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Murray man who pepper-sprayed police, protesters in 2020 to face no prison time

Liam Niemeyer

A Murray man who pepper-sprayed protesters and police officers during a 2020 protest against police brutality and racism will face no prison time as a part of a plea deal with prosecutors.

Prosecution struck a deal with 55-year-old David Frymire in August to remove three felony charges of assaulting police officers and amend a fourth felony assault charge to a misdemeanor wanton endangerment charge.

The agreement resulted in Frymire entering an Alford plea to that charge and three other misdemeanor assault charges and let go on a conditional discharge, meaning he would face no time in prison as long as he doesn’t commit any further offenses.

At a Friday sentencing hearing, McCracken County Circuit Court Judge Tony Kitchen — who took over the case after Calloway County Circuit Court Judge Jamie Jameson recused himself — accepted the plea deal in what he called a “difficult case.”

“Emotions run high, especially among people who were affected by your actions that day, Mr. Frymire,” Kitchen said.

The judge said he gave “substantial deference” to 42nd Judicial Circuit Commonwealth’s Attorney Dennis Foust in accepting the plea deal given that Foust was the local elected prosecutor.

In an interview after the sentencing, Foust said he didn’t believe he could build a strong enough case for the felony charges because video evidence wouldn’t be convincing enough for a Calloway County jury. He specifically said there was video that could have supported a self-defense claim by Frymire.

“There was video that made him look bad, and there was video that made what he did look justified. And I think at the end of the day, 12 jurors would not have convicted,” Foust said.

Madison Leach, a local defense attorney who said she was pepper-sprayed at the protest, gave an emotional statement at the sentencing urging Kitchen to reject the plea deal and keep the felony charges.

“I don’t want people thinking they can just attack demonstrators and protesters in this town and get away with it,” Leach said. “They're saying, ‘We recommend no jail time, your honor.’ That seriously depreciates the seriousness of this event. It's a smack in the face to me. It's a smack in the face to this community and it's a smack in the face of law enforcement who was also maced that day.”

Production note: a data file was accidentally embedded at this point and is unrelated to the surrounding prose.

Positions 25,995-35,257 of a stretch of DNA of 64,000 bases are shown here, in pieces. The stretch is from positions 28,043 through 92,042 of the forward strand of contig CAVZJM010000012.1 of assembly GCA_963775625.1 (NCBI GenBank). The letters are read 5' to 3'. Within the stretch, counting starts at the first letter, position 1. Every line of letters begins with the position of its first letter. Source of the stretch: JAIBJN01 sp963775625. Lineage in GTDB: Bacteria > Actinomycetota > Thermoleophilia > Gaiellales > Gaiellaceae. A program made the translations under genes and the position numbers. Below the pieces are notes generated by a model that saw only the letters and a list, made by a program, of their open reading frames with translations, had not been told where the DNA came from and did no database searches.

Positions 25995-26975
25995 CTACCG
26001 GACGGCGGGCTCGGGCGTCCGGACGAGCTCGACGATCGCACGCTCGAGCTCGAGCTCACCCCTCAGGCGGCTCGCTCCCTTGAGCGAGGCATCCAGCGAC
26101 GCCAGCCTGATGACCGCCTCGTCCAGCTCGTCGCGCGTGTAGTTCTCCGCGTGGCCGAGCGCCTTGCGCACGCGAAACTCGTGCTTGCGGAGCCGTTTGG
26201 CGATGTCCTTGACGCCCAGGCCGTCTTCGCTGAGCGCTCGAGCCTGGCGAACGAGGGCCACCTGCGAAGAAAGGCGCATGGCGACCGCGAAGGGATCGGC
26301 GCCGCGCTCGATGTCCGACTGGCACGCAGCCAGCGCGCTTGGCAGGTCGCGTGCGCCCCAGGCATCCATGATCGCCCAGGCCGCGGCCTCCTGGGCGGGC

Leach also said she was not consulted about the plea deal as one of the victims of the assault and that the protesters “were not the aggressors that day.”

Foust said he’s sympathetic to the sentiments of the pepper spray victims and that the plea agreement may seem, to some, as contrary to standing up for the rights of protesters. But he said prosecutors would continue to stand behind First Amendment rights.

“We had to do what we felt like was best for the Commonwealth, and that sometimes involves doing things that a victim may not agree with simply because of proof issues and things of that nature,” Foust said.

Foust said the “indications” he received from police officers involved in the assault were that they were fine with the plea deal, though he also indicated Murray Police Department Chief Jeff Liles didn’t agree with the deal. Attempts to reach Liles were not immediately returned.

Frymire, the son of former Hopkins County Judge-Executive Richard Frymire, apologized to the court, saying that the pepper spray had hit people that “weren’t trying to physically harm” him but were in the nearby area when he used it.

“I just want to put this behind me,” Frymire said.

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"Liam Niemeyer is a reporter for the Ohio Valley Resource covering agriculture and infrastructure in Ohio, Kentucky and West Virginia and also serves Assistant News Director at WKMS. He has reported for public radio stations across the country from Appalachia to Alaska, most recently as a reporter for WOUB Public Media in Athens, Ohio. He is a recent alumnus of Ohio University and enjoys playing tenor saxophone in various jazz groups."
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